Disinvestment Comm for CWC split, no sale of Numaligarh refinery

Published on Apr 08, 2004 04:02 PM IST

Disinvestment Comm on Thursday recommended splitting of CWC and disfavoured immediate disinvestment of Numaligarh refinery.

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PTI | ByPress Trust of India, New Delhi

Disinvestment Commission on Thursday recommended splitting Central Warehousing Corporation into several companies as a precursor to its privatisation and disfavoured immediate disinvestment of Numaligarh refinery.

Three companies would be formed to take over the assets of CWC along its major lines of business while another 17 would be set up to take over the stake of CWC in state warehousing corporations, the Commission said in its latest report submitted recently to government.

It also recommended transfer of assets and liabilities of CWC and SWC to newly formed companies subsequent to which the entire government equity in two companies dealing with general and port warehousing could be disinvested to strategic partners.

In the case of the third company, which would deal with foodgrains, the Commission said any decision on privatisation should be taken within three years in line with progress of private sector participation in the sector, growth of private sector warehouses besides establishment of regulatory framework.

The Commission also favoured action to repeal the Warehousing Corporations Act, 1962. Government currently holds over 55 per cent stake in CWC while State Bank of India is a major shareholder with 21 per cent equity.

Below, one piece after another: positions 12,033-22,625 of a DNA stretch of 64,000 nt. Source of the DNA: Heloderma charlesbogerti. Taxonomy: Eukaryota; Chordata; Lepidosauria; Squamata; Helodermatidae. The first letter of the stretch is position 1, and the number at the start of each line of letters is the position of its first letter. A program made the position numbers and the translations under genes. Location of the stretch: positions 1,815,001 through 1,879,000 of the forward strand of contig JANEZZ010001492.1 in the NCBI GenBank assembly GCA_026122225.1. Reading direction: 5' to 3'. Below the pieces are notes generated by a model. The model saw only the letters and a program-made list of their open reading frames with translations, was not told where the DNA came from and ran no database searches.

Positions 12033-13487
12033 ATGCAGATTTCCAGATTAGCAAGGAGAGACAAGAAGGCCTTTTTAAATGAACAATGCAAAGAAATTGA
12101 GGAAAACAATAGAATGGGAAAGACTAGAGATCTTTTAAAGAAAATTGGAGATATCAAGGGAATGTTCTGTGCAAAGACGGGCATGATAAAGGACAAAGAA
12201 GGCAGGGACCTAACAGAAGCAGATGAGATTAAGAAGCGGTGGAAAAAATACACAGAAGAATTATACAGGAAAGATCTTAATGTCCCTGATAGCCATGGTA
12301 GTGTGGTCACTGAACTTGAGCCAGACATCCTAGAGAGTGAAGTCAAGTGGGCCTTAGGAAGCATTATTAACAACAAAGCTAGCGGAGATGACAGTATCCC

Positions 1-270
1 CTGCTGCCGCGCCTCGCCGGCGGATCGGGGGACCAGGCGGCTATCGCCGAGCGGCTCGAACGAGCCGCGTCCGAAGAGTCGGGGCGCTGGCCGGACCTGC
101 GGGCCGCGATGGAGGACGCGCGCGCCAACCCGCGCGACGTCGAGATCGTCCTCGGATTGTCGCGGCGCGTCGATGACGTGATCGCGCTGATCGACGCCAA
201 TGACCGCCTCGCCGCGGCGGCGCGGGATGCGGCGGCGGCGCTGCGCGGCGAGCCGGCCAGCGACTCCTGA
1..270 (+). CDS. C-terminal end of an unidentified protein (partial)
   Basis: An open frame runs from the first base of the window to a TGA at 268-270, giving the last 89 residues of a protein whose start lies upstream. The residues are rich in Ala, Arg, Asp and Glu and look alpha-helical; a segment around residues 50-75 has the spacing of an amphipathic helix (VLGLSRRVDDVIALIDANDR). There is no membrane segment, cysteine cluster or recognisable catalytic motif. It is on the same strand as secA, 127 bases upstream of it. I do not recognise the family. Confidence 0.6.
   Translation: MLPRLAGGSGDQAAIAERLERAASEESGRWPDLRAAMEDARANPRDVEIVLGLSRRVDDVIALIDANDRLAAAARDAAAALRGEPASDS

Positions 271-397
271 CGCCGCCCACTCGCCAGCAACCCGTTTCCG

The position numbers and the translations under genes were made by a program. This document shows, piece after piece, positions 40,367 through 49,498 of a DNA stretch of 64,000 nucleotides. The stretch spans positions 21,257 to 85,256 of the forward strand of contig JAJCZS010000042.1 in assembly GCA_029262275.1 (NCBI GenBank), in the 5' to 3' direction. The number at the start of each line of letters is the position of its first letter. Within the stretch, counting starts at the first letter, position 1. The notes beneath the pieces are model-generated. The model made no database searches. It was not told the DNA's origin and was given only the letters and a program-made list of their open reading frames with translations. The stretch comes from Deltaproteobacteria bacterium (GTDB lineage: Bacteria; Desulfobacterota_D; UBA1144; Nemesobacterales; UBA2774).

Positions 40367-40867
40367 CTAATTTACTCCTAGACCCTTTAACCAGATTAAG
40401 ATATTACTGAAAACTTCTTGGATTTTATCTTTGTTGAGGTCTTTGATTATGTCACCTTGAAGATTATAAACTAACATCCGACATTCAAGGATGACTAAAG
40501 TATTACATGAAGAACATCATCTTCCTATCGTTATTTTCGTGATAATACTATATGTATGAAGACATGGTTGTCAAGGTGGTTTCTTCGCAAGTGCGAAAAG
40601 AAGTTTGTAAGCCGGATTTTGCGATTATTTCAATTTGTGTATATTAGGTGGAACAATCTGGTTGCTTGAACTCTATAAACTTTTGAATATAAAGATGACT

Set up in 1956 with the mandate of preventing forced sale of produce by farmers at low prices, the Corporation currently runs 473 warehouses with a combined capacity of 92 million MT.

CWC also holds 50 per cent stake in as many as 17 state warehousing corporations across the country.

In the case of Assam-based Numaligarh refinery, the Commission was of the opinion that disinvestment should not be taken up for now, though the Assam Accord under which it was established did not bar such a move.

It, however, felt the privatisation issue should be revisited after a period of five years based on an assessment of performance of the company, role being played by it in meeting social obligations as well as cost involved.

It observed that despite the operations of the company being unviable in the absence of government support, given the history and sensitive nature of investment in backward region, NRL should not be closed.

"It should be run as profitably as possible under the environmental conditions which are not very helpful", the report said.

The Commission also noted that NRL was unlikely to attract private sector interest, especially if the social obligations were imposed on private sector buyers prior to strategic sale.

It, however, asked the government to examine whether NRL can be made a subsidary of Oil India or Indian Oil Corporation after factoring advantages and disadvantages.

NRL was set up in 1993 as a PSU with major contribution from IBP. Subsequently Bharat Petroleum was inducted as a third promoter with 32 per cent stake.

Currently, alongside BPCL, Assam government holds 12 per cent stake besides Oil India Ltd and Oil Industry Development Board which also hold equal stakes in the 3 million MT grassroot refinery which draws crude oil from OIL and ONGC.

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